- B-Team Sequel: Wes Craven refused to work on this film because he never wanted or intended to have the first film become an ongoing franchise (and even wanted it to have a happy ending). He also didn't like the idea of Freddy manipulating the protagonist into committing the murders.
- The Other Marty: If you can believe it, Robert Englund was not initially asked to return as Freddy, because New Line thought they'd be able to use any old stuntman for the part and thus be able to pay him on the cheap. Within a week of filming, it was clear that the stuntman in question (whose name has never been publicly stated) was not up to the task; his movements have been described as more akin to Frankenstein's Monster than Freddy, and absolutely lifeless. He was fired and replaced with Englund, but a small bit of his footage remains in the shower scene. It works out well, since that scene is actually supposed to be Jesse doing the kill anyway.
- Throw It In!: The line "You've got the body... I've got the brains." was Robert Shaye's idea.
- Troubled Production:
- It started with the fact that the movie was greenlit the very weekend the first Nightmare came out. This may seem like standard procedure for sequel greenlighting nowadays, but back then, it was virtually unheard of, especially if this was an R-rated horror film.
- Then there was neither Heather Langenkamp or Wes Craven wanting to return- the latter feeling a sequel with her would contradict the Gainax Ending of the first movie, and Craven admitting to never wanting to direct a sequel. Craven did at least agree to consider directing the second film, but eventually backed out after hating the script that had been written without his involvement; he was replaced by Jack Sholder, who had acted as the de facto second unit director on the first film.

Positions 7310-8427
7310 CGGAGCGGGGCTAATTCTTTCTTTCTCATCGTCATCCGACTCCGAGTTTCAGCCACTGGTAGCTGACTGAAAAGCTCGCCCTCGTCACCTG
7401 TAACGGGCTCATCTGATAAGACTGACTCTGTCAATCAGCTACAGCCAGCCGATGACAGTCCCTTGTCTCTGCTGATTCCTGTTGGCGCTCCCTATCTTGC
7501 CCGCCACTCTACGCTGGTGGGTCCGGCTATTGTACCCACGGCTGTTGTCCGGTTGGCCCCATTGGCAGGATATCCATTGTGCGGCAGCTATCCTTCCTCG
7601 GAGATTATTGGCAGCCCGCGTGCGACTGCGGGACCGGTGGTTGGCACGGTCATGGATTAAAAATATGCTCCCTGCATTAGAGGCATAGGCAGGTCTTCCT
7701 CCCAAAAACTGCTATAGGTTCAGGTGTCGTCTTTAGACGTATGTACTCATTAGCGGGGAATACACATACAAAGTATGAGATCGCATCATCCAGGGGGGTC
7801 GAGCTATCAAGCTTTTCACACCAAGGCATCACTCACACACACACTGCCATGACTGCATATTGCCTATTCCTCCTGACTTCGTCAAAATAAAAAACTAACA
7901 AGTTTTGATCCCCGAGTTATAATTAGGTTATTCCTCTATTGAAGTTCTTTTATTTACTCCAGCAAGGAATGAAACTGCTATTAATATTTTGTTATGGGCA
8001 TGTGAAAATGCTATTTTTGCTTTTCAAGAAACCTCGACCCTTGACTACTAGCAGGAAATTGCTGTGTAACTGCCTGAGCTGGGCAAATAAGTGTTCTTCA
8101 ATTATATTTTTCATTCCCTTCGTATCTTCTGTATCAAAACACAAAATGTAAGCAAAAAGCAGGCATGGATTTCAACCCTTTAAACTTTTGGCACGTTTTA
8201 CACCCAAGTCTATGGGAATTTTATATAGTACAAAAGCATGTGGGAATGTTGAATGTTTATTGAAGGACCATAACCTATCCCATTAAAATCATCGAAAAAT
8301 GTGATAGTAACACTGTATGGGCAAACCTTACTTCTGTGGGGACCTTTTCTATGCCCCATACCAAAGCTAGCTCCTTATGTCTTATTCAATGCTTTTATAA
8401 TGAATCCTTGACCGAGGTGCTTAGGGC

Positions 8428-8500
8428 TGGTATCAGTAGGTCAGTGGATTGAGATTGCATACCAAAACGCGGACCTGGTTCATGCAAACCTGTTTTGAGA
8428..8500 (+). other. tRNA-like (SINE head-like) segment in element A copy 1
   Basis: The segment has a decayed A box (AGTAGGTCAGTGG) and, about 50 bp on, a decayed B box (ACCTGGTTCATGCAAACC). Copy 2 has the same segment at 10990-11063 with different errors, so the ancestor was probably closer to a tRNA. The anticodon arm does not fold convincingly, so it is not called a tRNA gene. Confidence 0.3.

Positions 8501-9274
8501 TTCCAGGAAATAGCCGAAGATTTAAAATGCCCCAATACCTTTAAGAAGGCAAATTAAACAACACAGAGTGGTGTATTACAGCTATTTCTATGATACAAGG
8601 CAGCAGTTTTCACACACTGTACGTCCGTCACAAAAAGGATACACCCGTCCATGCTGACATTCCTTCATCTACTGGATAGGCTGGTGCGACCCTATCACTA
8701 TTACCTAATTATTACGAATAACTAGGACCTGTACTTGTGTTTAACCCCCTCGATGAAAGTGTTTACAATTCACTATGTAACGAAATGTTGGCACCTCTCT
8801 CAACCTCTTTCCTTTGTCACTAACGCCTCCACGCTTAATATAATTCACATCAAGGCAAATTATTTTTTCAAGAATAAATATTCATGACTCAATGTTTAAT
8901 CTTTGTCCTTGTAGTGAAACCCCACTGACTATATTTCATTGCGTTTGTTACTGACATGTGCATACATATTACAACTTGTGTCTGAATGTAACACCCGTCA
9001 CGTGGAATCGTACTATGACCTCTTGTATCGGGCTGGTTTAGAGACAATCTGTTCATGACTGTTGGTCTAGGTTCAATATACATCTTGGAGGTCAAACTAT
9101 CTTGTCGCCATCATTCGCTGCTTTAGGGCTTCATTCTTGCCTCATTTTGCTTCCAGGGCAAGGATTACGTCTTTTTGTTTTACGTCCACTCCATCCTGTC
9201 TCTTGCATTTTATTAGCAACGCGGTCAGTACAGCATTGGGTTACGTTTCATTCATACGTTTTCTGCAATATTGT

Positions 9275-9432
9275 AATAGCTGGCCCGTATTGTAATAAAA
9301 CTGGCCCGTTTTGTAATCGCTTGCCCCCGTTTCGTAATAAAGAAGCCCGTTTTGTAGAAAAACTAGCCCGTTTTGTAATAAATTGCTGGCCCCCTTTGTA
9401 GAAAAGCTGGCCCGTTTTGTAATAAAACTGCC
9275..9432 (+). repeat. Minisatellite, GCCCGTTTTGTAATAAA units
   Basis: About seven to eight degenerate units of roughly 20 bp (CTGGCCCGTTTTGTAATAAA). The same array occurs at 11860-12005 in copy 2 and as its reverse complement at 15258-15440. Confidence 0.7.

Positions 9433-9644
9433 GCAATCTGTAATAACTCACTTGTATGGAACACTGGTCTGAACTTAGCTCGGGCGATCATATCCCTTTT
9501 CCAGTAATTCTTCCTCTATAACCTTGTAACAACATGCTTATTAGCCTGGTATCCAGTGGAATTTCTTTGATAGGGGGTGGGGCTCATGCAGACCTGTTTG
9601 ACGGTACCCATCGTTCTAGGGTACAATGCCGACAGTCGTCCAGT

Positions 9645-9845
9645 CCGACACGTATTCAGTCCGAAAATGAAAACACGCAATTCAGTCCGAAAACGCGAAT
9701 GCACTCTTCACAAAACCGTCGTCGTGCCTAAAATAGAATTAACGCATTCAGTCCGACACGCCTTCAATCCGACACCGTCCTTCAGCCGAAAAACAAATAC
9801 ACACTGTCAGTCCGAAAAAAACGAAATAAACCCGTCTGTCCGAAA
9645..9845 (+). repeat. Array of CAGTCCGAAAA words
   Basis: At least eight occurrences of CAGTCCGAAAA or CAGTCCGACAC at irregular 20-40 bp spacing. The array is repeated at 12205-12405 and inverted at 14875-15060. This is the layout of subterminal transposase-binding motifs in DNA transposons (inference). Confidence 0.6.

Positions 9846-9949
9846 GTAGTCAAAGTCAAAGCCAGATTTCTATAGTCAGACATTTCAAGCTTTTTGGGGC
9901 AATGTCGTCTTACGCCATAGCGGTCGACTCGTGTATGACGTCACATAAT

- Not making matters better was that Robert Englund wasn't even asked to return as Freddy - a random extra was hired... only for him to back out because he felt wrong taking it from Englund, who admitted that he disliked the experience of working on the sequel because he thought it went against the "bible" of the first film- he hated the idea of Freddy possessing someone to make them kill, and admitted he struggled with playing Freddy because of it.
- Actual filming went smoothly for the most part, although Mark Patton had large objections to the infamous "Touch Me" dance scene. Even despite being openly gay since before the film started production, he even thought the scene was too gay for him. He did his own choreography, which was far less campy than originally planned. Additionally, the climactic pool party massacre had actors not knowing when explosions were to go off- nobody was acting in that scene, their scared reactions were absolutely real.
- Fortunately, the film was a box office success, but wasn't anywhere near as well received as the first, and did make less money, with fans claiming the film broke a lot of what was set as rules in the first, namely that Freddy spent too much time in the outside world and that Freddy using others to kill for him went against the idea of his character. Fortunately, this forced Wes Craven to return for the next film, albeit as a writer.
- What Could Have Been:
- Brad Pitt and Christian Slater auditioned for the role of Jesse Walsh. Michael J. Fox was also considered, but he was busy with Back to the Future and Teen Wolf.
- The exploding parakeet's designer had initially made a demonic version of it for its scene. It was thought to look more silly than scary, so it was scrapped and replaced with a realistic puppet.
Trivia / A Nightmare on Elm Street Part 2: Freddy's Revenge